When you cut down on food intake, your body senses that it’s being deprived of calories. It responds by slowing your metabolic rate. This is mainly because of changes in the activity of certain hormones T3 and T4. Produced by the thyroid gland, these hormones play a critical role in regulating energy expenditure. In simple terms, when levels of certain thyroid hormones drop, your metabolism slows - reducing your rate of fat loss.

Here’s the good news.
Phosphates will prevent this metabolic slowdown, making fat loss far easier - especially if you’ve been on a low calorie diet for some time [11]. Thermokick’s effect on the thyroid gland is also helped by the addition of guggulsterones, an extract from a unique type of tree native to India. Several animal studies show that guggulsterone supplementation will boost thyroid activity [14].

Guggulsterones can also improve your health. Indian doctors have known for some time about the cholesterol lowering effects of guggulipid. High cholesterol levels have been strongly linked to heart disease - one of the biggest killers in the UK. The subject of intense research since the 1960’s, guggulipid has been clinically proven to reduce your risk of heart disease [7]. In fact, a recent study showed that just eight weeks of guggulipid therapy can lower cholesterol levels by 32% [7].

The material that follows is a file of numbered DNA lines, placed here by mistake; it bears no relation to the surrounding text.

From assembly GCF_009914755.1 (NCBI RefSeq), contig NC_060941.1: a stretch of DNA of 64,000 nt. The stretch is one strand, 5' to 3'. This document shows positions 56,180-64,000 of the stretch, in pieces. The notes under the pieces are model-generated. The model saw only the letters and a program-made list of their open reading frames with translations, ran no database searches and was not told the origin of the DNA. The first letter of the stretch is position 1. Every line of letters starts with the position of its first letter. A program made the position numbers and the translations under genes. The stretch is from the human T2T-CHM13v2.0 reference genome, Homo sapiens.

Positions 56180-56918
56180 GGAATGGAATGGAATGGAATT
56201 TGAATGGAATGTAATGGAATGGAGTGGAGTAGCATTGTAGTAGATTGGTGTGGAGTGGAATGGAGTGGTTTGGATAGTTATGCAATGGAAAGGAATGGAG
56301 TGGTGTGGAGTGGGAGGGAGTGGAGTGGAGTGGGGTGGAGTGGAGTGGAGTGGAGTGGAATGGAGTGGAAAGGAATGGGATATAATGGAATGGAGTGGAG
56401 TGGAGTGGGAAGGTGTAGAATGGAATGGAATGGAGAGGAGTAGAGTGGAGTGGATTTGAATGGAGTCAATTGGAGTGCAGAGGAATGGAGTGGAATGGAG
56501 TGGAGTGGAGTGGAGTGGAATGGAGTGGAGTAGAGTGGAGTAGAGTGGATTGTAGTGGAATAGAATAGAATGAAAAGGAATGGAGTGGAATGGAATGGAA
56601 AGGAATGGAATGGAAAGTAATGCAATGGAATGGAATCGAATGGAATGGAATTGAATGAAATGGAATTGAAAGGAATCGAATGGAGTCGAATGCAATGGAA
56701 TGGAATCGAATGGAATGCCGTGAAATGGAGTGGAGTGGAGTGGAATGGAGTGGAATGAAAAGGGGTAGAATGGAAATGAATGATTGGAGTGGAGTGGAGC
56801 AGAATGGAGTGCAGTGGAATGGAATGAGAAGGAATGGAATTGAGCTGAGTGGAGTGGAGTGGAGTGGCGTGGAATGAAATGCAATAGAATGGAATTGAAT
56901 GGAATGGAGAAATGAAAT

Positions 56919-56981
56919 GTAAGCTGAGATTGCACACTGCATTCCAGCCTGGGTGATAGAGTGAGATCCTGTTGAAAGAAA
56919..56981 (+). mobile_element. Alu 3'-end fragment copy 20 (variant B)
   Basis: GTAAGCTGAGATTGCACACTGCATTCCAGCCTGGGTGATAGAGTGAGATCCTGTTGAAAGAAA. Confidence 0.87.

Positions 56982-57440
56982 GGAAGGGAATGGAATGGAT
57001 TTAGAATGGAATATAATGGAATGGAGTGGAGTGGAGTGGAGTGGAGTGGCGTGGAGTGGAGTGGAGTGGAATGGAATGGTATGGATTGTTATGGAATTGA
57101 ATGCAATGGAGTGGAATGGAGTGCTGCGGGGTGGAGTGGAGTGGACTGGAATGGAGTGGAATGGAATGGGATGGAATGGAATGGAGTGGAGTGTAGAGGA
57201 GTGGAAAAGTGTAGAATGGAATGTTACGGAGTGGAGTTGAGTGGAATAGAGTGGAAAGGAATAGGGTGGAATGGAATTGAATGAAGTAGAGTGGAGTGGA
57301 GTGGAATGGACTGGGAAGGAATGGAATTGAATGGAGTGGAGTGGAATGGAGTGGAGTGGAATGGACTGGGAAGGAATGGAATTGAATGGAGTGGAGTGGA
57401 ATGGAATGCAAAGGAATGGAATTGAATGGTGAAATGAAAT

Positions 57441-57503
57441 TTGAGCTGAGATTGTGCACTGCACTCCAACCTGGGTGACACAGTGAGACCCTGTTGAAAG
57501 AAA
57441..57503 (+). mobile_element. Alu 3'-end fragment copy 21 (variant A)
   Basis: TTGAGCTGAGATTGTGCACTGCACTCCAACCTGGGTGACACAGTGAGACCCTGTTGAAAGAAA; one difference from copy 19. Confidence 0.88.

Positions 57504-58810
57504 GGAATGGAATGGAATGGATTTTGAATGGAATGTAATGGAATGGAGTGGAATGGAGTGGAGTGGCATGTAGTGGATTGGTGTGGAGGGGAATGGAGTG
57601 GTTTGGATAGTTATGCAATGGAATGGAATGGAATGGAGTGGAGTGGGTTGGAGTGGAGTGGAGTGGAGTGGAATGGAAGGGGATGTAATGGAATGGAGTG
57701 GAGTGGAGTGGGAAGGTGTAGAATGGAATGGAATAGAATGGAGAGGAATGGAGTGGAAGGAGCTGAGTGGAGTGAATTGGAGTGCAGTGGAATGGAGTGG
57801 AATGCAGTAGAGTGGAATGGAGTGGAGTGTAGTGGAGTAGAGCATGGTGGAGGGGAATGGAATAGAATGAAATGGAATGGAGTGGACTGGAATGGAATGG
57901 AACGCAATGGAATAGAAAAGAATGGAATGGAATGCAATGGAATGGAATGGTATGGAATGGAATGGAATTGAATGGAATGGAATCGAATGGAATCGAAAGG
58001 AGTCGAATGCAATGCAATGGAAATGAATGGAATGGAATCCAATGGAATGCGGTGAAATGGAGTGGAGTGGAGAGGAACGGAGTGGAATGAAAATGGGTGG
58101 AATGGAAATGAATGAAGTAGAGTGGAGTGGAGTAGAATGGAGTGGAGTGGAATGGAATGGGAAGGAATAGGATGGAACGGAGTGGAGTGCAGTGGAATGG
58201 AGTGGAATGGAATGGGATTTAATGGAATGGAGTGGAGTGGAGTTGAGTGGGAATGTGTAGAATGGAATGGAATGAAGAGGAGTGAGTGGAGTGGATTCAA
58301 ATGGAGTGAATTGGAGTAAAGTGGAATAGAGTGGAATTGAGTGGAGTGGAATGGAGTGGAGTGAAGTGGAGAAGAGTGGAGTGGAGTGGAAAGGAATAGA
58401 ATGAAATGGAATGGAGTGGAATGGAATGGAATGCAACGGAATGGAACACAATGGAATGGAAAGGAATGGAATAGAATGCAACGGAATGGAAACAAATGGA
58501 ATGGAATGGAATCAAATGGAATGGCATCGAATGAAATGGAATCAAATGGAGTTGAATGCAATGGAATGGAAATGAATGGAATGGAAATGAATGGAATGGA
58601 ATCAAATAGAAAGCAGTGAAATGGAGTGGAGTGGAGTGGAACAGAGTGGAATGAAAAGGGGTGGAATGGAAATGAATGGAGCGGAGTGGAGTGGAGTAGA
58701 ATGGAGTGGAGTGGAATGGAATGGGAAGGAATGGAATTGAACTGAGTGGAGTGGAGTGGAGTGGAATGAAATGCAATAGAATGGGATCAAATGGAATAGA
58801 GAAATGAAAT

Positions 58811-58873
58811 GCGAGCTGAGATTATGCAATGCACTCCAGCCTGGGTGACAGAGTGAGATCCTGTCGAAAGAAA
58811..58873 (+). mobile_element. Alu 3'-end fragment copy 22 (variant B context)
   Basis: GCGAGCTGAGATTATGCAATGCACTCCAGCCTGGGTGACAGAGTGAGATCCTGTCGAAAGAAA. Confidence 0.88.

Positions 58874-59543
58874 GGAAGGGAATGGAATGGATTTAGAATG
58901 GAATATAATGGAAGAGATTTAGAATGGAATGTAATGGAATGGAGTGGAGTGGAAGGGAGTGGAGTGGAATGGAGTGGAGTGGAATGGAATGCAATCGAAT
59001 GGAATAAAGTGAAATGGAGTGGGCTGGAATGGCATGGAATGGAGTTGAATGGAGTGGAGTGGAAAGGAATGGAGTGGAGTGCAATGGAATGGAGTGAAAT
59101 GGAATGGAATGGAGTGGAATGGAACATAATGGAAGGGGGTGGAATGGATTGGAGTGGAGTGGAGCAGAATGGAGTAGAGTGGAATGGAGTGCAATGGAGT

To lose fat, you still need to exercise regularly and eat right. Thermokick won’t do the work for you. But it will make fat loss easier and faster - especially if you’ve been on a low calorie diet for some time.

Thermokick works in a totally different way to stimulant based fat burners, such as Thermobol. Over time, your body adapts to certain types of supplements, which is why it’s important to use them in cycles. For example, you could use Thermobol for a month, followed by a month of Thermokick. Combining the two over a 4-6 week period would deliver the kind of fast results you want.

You can save £34.99 when you take advantage of our special “buy 3 and get 1 free” offer - that’s four months of continuous fat loss for less than 90 pence a day! Click here now to buy 3 fat burners and get the 4th one FREE! You can also place your order by calling Maximuscle now on 01923 650600. Lines are open 24 hours a day, 7 days a week.

1. Aarsland, A., Chinkes, D., & Wolfe, R.R. (1997). Hepatic and whole-body fat synthesis in humans during carbohydrate overfeeding. American Journal of Clinical Nutrition, 65, 1774-1882
2. Antonio, J., Colker, C.M., Torina, G.C., & Shi, Q., Brink, W.D., & Kalman, D. (1999). Effects of a standardized guggulsterone phosphate supplement on body composition in overweight adults: A pilot study. Current Therapeutic Research Clinical and Experimental, 60, 220-227